My friend and mentor Sandra Benitez had the first inkling she was a fiction writer when she was a girl of ten, living in a small and cherished community in El Salvador. Domestic workers and townspeople brought her letters to read. After the unfortunately common occurrence of reading a much-anticipated letter only to have the contents harsh and/or anxiety-producing for the recipient, Sandy liked to imagine she had “a genie’s powers, and could blow a mental kiss over a letter and transform the story” into something more easily received.
Later in her life, late enough to give hope to the rest of us late starters, Sandy harnessed those genie’s powers, those story transformations, into a very successful writing career. But much had to happen before that point, a lot of which might have broken the spirit of a weaker, less determined woman. In bag lady (her frank, funny and affecting memoir), Sandy writes of two ways in which her life and career have been sustained by family: through the steadfastness of Missouri relatives, and through the hope of her people in El Salvador.
Sandy and her identical twin sister, Susana, were born on March 26, 1941 in Washington, D.C. Her father, James Quentin Ables, was a Missouri farm boy who, after military service, moved to DC to work as a Senate page. Her mother, Martha Benítez, was born in Puerto Rico. Soon after Sandy’s parents married, her father took a job with the Foreign Service.
The infant girls came into the world prematurely and spent extra time in the hospital. It seems Susana never came home, dying 37 days after she was born. The young, bereaved Ables family buried Susana in Washington DC and within the year James was assigned to work in El Salvador. Later the family would live briefly in Mexico (where Sandy’s sister, Anita was born) before a return to El Salvador.
Fast-forward to 2001: Sandy, her father, Anita and Anita’s husband commit to a promise they made to Sandy’s mother before she died, and return to DC to exhume Susana’s remains and to bring them home (now Florida) to be buried with her family. It was on this particular journey that her father told Sandy the story of the day, some 60 years before, when her mother lifted the dead Susana’s body from the baby’s casket and held her close as they drove to her burial. It seems Martha had never once gotten to hold Susana when her baby girl was alive.
In an other-worldly parallel, even though Sandy had not yet known this story, in her novel Bitter Grounds the character Mercedes has a baby who dies only a few days after he’s born. “She can’t bear to let him go,” Sandy writes in her memoir, bag lady, “so she sits outside her hut under the laurel tree, her tiny boy clutched against her breast until he turns to stone.”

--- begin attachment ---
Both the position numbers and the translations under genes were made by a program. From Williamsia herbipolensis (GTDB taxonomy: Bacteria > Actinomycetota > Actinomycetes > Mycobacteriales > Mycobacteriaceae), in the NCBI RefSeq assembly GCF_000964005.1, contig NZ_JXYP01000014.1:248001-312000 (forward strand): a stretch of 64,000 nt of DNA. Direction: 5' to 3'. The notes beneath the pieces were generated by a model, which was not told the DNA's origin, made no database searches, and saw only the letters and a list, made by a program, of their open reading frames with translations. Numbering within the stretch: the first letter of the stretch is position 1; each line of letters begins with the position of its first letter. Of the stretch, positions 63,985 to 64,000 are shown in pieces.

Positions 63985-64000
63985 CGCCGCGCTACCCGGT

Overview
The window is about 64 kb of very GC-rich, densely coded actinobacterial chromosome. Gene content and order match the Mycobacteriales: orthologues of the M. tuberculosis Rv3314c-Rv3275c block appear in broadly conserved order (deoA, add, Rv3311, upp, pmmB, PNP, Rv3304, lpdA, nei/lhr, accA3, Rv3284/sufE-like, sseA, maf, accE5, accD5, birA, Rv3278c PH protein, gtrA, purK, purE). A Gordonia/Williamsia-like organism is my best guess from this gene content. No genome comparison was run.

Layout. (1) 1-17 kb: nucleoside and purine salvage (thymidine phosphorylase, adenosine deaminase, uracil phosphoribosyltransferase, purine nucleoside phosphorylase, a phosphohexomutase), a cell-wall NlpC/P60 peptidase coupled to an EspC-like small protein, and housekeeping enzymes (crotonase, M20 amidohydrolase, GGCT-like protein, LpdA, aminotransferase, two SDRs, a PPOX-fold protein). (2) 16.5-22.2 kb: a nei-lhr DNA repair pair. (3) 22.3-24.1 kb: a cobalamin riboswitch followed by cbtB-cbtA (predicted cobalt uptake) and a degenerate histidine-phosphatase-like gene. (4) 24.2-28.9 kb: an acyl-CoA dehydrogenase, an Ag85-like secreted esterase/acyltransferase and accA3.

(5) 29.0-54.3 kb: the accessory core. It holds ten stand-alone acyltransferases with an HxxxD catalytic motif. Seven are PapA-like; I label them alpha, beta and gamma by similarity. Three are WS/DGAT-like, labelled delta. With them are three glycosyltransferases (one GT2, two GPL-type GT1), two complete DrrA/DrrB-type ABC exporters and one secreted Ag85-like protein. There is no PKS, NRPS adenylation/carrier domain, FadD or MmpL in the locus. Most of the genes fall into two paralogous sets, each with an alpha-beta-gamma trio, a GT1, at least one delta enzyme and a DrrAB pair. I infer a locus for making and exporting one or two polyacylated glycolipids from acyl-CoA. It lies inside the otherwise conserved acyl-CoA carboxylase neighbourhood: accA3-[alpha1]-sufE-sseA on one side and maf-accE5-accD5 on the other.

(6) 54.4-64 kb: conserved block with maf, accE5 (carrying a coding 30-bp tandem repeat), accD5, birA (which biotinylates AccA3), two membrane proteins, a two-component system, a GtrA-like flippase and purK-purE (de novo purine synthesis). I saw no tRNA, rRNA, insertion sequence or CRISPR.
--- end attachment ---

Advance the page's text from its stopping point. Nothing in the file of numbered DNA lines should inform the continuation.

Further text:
And in the intervening years, from story receiver to story-teller? For Sandy, a blessedly and wickedly complicated life included all those moves as a child, followed by separation from her parents and sister when she was fourteen to attend high school in rural Missouri, where she was sent to live with her paternal grandparents. It included teacher’s college in Missouri, although she might have liked to become a doctor. A wedding and, in quick succession, the birth of two sons. Attainment of a Master’s Degree. Ongoing issues with chronic and severe inflammatory bowel disease and ulcerative colitis. A move to Minnesota where she briefly experimented with writing fiction but then took a job as a translator. A freak accident in which she fell off of a poorly constructed deck and broke her back; three months immobilization in the hospital; four months in a body cast. A deeply unhappy marriage. Divorce, estrangement from people she loved; guilt about separation from her sons. Medications for bowel disease and also for the chronic pain associated with her still un-repaired spinal fractures. Their ultimate failure to help her heal, to deaden grief, to fill the empty spaces of all of her losses.
It was 1980. A Place Where the Sea Remembers, the book which catapulted Sandy’s writing career, was published in 1993.
Sandy dedicates a Place Where the Sea Remembers to the man she married in 1980, James Kondrick. “Para Jaimsey,” she writes, “mi hombre: fuerte, fiel, formal.” “For Jaimsey, my husband: strong, faithful, dependable.” Soon after marrying Jim, Sandy returned to writing. Her husband became her first reader, and she re-joined an old writing group. Jim offered her the financial support she needed to write full-time. Sandy quit her translating job. She wrestled with her demons. When they rose, she beat them back again.